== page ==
Across all our trackers, the approach is the same. Each context is a self-describing JSON. We create an array of all the different contexts that we wish to pass into Snowplow, and then we pass those contexts in generally as the final argument on any track method that we call to capture the event. (E.g. track pageview, track structured event, track unstructured event etc.) So for example, we can extend the example above to pass in a user and product context:

    "schema": "iglu:com.mycompany/outbound-call-made/jsonschema/1-0-0",
    "data": {
        "connected_tstamp": "2015-03-21 17:23:10",
        "disconnected_tstamp": "2015-03-21 17:48:21",
        "reason_for_call": "Response to interest submitted via webform",
        "success": true,
        "order_id": "ab-1903-23904",
        "order_value": "129.44"
}, context=[{
    "schema": "iglu:com.mycompany/customer/jsonschema/1-0-0",
    "data": {
        "name": "Joe Bloggs",
        "address_street": "123 ABC Road",
        "address_town": "my town",
        "address_state": "my state",
        "address_country": "United States of America"
    "schema": "iglu:com.mycompany/product/jsonschema/1-0-0",
    "data": {
        "sku": "1908asdf",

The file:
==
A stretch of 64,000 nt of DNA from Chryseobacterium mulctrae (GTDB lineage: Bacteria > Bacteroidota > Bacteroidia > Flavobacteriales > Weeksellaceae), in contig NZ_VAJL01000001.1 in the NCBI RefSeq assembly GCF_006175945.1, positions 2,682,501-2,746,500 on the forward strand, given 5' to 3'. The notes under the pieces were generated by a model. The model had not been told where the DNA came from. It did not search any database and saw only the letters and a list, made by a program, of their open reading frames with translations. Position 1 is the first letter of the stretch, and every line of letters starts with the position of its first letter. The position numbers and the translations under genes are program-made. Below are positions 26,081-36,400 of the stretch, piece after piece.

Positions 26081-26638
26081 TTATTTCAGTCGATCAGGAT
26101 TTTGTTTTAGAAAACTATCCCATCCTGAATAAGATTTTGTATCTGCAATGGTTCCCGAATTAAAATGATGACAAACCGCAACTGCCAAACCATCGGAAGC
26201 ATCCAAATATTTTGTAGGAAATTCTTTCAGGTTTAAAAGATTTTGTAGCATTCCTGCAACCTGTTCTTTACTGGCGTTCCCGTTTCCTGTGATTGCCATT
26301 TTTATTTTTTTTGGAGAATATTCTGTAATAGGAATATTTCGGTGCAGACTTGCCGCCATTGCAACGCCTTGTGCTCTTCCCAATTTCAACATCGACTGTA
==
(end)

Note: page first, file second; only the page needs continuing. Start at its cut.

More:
"name": "product name",
        "list_price": "149.99",
        "discounted_price": "129.44",
        "promotion": "end of season",
        "color": "red"

2. Webhooks

A number of third party systems offer webhooks: the ability to stream event data to an end point of your choosing, as those events occur in the third party system. At Snowplow, we’re working to integrate as many different third party webhooks as possible, so that if you use those services, you can configure them to push event-level data directly into Snowplow.

Configuring a third party service to stream event-level data into Snowplow is straightforward - it is generally something you do once, via the application UI. For details on the different webhooks that Snowplow supports and instructions on integrating them, see the setup guide.